Not so for T. rex! Other than keeping a eye out for stray comets, Every T. rex is out and about, enjoying themselves. Boating is one of T. rex’s favorite pastimes:

T. rex driving a motorboat on a river. Note: always wear a lifejacket if you’re not naturally buoyant like T. rex.

T. rex likes non-motorized boating as well, and enjoys launching from the dock:

Pro tip: before somersaulting into the boat, make sure to put the oars in first.

Sometimes, though, we just want to hang out by a river and enjoy the quiet pleasure of fishing. T. rex is no different.

Short arms plus big fish spells trouble for T. rex, but they’re not giving up (neither T. rex nor the fish).

Most people are understandably apprehensive about returning to gym workouts. Not T-rex! Their workouts go on as usual.

T. rex doing a parkour workout, always with safety in mind: a human is spotting them.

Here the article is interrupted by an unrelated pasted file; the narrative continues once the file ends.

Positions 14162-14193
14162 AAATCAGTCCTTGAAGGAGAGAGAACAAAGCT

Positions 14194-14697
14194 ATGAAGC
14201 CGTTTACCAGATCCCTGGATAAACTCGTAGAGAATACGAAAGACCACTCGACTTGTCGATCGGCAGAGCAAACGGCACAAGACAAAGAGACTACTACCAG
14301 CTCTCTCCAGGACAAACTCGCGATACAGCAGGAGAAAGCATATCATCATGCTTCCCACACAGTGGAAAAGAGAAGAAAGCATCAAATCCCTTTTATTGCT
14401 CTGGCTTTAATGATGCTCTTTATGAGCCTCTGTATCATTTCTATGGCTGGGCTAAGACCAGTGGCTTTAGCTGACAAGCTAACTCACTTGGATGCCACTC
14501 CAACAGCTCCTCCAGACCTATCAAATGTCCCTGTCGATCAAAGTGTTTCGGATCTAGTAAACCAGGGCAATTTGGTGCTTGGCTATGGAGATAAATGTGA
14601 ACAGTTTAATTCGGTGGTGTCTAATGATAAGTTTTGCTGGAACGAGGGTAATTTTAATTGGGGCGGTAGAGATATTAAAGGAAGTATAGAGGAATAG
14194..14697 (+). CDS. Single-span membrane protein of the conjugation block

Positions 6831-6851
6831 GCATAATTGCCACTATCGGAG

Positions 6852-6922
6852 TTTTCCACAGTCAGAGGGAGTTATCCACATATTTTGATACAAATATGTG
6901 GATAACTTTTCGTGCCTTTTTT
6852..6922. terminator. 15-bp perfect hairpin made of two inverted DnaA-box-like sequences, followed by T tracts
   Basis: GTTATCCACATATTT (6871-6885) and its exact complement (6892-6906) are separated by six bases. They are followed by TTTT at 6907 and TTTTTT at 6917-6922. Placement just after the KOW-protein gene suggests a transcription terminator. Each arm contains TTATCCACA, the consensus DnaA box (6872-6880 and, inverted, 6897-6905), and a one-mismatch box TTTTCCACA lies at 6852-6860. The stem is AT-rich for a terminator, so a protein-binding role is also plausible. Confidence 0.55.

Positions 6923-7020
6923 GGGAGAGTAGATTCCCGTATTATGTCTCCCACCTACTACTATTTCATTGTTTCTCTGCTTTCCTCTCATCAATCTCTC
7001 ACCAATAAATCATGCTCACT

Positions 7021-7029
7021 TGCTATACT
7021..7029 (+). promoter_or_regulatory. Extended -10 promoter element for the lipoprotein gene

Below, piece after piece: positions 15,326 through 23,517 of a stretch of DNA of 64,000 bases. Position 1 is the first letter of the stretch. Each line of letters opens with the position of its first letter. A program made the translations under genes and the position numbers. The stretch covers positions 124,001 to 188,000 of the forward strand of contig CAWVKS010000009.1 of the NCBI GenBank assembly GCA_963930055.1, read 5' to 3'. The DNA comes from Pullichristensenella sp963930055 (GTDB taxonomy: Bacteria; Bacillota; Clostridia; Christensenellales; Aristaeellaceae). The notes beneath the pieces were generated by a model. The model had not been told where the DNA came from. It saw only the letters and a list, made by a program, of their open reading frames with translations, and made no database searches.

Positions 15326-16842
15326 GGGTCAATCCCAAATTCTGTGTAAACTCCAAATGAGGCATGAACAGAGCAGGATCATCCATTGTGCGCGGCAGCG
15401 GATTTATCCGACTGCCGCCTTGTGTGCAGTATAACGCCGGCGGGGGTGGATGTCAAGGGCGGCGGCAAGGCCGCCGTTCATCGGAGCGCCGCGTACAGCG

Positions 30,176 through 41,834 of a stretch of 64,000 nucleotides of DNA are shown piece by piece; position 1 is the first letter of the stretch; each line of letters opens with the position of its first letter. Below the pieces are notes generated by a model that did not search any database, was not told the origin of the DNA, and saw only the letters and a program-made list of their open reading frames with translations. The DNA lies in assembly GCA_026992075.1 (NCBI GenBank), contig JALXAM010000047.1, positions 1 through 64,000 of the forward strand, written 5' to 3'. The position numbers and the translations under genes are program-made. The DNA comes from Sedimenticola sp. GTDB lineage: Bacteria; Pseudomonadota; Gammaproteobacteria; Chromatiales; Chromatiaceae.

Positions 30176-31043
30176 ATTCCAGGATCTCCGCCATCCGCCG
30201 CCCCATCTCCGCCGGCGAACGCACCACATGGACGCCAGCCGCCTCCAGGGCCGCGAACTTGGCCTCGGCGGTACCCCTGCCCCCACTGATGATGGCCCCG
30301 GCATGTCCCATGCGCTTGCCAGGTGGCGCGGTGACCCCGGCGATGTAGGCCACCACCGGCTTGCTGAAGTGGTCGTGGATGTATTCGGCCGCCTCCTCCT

Sometimes T. rex just needs to create some aerobic heat, and the rowing/erg machine is a classic way to do just that.

Arm length necessitates modification of the form. In the end, though, watts are watts…

Of course, running is a classic outdoor activity, which T-rex enjoys. It even provides a motivator for other runners to up their own performance:

It’s so nice having friends.

On the other hand, many of us are screaming out for novelty these days; what better way to change up your exercise routine than by combining two favorite pastimes in novel ways?

Without a doubt a novel activity, but the chances of this catching on seem slim.

Back to reality: I hope you found some silly respite in these images. For me, a smattering of jokes fits nicely into my schedule of ranting, gnashing of teeth, hiding, crying, donating, letter/email writing, self-reflection and learning.